Prototyping CPU Thermal Management on Renesas RCar-H2 Platform


The purpose of this page is document how to enable basic CPU thermal management on Renesas platforms (RCar-H2 being the primary target) in a generic way.


FOR ILLUSTRATIVE PURPOSE ONLY!!! DVFS & thermal management parameters (trip points, CPU OPPs, policy) are all empirical and not optimized. Platform stability and reliability may not be guaranteed.

Known bugs/limitations

  • As H2 silicon characterization data are not available, all CPU OPPs use the same voltage. Only the CPU frequency is scaled, hence limiting thermal management efficiency.
  • We tried to also enable voltage scaling (defining empirical supply voltages). However, even if there was no error detected from SW side, the supply voltage did not physically change. We tracked the I2C data written to the chip registers and it looked coherent (a data byte was updated following voltage formula “300mV + 10mV*step”). As we couldn't get the DA9210 datasheet (including register map) in time to analyze registers configuration and so we couldn't debug it further.

How To

Upstream, H2 kernel already includes temperature sensor driver, but no thermal policy and cpufreq driver.

  1. (Optional) Add device tree ethernet support (to support bootp)
  2. Fix clock frequency change using kick bit
  3. Add CPUFreq support (originated by Guennadi Liakhovetski and updated with Device Tree support)
  4. Add missing clock handling to rcar-thermal driver when using device tree (temporarily HACK until DT support fixed]
  5. (Optional) Minor updates to rcar-thermal driver
  6. Register cpufreq cooling device, add passive trip point and bind it to thermal zone 0.
  7. (Optional) Boot all H2 8 cores (4*C-A15 + 4*C-A7)
    1. Enable multicluster operation on the kernel command using “apmu=multicluster”

All these changes are available in this branch, and with additional debug traces in this branch.


Temperature sensor and CPU0 clock frequency were traced against time in 3 different scenarios:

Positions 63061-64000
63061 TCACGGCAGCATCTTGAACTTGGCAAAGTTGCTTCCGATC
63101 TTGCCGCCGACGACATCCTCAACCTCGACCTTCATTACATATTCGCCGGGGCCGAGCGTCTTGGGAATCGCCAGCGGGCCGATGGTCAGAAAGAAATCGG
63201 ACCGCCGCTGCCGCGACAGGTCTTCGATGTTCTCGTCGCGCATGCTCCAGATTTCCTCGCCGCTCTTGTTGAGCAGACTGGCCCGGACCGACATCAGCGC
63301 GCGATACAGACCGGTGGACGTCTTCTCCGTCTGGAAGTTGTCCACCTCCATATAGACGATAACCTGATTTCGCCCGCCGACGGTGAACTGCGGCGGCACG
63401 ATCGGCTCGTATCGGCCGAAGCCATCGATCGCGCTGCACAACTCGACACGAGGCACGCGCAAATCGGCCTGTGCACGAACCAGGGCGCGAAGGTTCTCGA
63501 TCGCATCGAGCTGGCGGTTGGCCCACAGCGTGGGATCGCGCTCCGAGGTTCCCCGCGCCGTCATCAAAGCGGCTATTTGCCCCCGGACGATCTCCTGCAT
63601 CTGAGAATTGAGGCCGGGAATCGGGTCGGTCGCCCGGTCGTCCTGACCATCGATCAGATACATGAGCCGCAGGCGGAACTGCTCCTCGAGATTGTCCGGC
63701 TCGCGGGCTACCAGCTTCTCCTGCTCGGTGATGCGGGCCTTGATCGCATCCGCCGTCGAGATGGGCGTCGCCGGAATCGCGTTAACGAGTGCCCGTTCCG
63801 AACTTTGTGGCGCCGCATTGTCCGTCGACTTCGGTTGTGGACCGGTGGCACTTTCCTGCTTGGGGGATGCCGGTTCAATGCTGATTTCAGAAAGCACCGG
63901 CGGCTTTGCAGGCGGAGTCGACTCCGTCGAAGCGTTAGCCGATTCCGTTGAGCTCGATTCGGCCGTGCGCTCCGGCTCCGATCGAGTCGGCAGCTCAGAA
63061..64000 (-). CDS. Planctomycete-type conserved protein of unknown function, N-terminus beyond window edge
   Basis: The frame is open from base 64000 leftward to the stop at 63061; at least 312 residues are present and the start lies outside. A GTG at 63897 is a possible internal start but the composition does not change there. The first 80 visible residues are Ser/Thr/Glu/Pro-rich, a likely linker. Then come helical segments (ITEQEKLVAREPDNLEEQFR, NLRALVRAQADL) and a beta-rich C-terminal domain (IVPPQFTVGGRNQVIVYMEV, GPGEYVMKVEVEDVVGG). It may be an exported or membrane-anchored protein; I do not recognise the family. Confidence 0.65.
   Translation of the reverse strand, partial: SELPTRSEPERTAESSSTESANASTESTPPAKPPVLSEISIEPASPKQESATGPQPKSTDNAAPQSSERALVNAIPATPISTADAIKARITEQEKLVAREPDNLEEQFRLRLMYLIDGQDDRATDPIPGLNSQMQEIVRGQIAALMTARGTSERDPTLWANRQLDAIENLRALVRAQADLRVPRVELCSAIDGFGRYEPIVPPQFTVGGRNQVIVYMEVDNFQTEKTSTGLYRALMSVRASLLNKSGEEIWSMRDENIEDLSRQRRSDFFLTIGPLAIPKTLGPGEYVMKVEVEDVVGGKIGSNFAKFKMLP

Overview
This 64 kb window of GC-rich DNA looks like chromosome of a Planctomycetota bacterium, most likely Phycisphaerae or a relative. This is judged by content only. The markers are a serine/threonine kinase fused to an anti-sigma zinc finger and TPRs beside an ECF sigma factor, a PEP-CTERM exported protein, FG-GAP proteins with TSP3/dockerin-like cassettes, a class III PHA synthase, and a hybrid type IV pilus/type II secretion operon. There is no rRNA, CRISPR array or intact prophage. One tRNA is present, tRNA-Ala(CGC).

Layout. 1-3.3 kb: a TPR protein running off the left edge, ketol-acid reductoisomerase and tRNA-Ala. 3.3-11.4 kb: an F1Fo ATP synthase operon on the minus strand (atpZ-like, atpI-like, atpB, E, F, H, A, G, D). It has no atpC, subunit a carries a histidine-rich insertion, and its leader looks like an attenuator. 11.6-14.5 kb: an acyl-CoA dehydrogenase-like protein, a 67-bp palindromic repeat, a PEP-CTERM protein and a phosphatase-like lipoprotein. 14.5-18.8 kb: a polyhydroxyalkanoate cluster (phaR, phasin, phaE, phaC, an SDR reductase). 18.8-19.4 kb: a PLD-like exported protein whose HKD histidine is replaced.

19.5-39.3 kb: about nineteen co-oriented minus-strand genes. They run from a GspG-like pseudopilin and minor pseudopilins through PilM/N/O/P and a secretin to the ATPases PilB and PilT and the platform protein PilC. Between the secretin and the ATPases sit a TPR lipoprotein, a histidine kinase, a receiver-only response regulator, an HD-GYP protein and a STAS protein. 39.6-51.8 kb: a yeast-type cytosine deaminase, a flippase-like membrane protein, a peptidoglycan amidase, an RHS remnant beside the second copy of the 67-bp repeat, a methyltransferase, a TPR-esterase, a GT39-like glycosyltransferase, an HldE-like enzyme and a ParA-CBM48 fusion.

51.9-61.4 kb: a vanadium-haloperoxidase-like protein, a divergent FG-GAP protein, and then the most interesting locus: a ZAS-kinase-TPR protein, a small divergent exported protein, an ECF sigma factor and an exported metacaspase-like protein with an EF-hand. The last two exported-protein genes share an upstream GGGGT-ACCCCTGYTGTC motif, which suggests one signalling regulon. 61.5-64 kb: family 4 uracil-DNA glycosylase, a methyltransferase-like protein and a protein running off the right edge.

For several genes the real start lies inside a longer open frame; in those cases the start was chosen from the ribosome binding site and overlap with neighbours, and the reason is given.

1. No Thermal Management, CPU Fan ON
  2. No Thermal Management, CPU Fan OFF
  3. Prototype Thermal Management Enabled, CPU Fan OFF

With the following conditions:

  • 4 C-A15 CPU cores 100% loaded
  • C-A7 cores not booted
  • Passive Trip Point set to 35C

The 4 C-A15 CPU cores were loaded using cpuloadgen tool, which sources can be found here.

The trace and GNUPlot script files can be found here (see included README file for further details and instructions).

Below is a plot of these data:

As one can see, as soon as temperature reaches 35C (trip point 0) the thermal policy (step-wise) decreases the CPU OPP by 1 step. And each time temperature increases by 5C, CPU speed is decreased by another step. However, as only CPU frequency scaling is used (CPU OPPs have the same supply voltage (1V)), it is not sufficient to really stop the temperature increase, it is actually only slowing it down. This is not a real surprise, as in thermal management, the real key is voltage scaling (leakage current is quadratically proportional to voltage & temperature).

Going further

Potential ways of investigation to do a better thermal management:

  • Get silicon characterization data to optimize CPU OPPs, notably voltage levels.
  • Define another trip point from which CPU cores may be hot plugged out to further reduce leakage currents.
  • In case thermal management was enabled by default on next Renesas development platforms, add circuitry to control the (noisy…) CPU Fan from thermal management policy.
renesas_r-car_h2/thermal_management.txt · Last modified: 2014/03/05 11:00 by ptitiano
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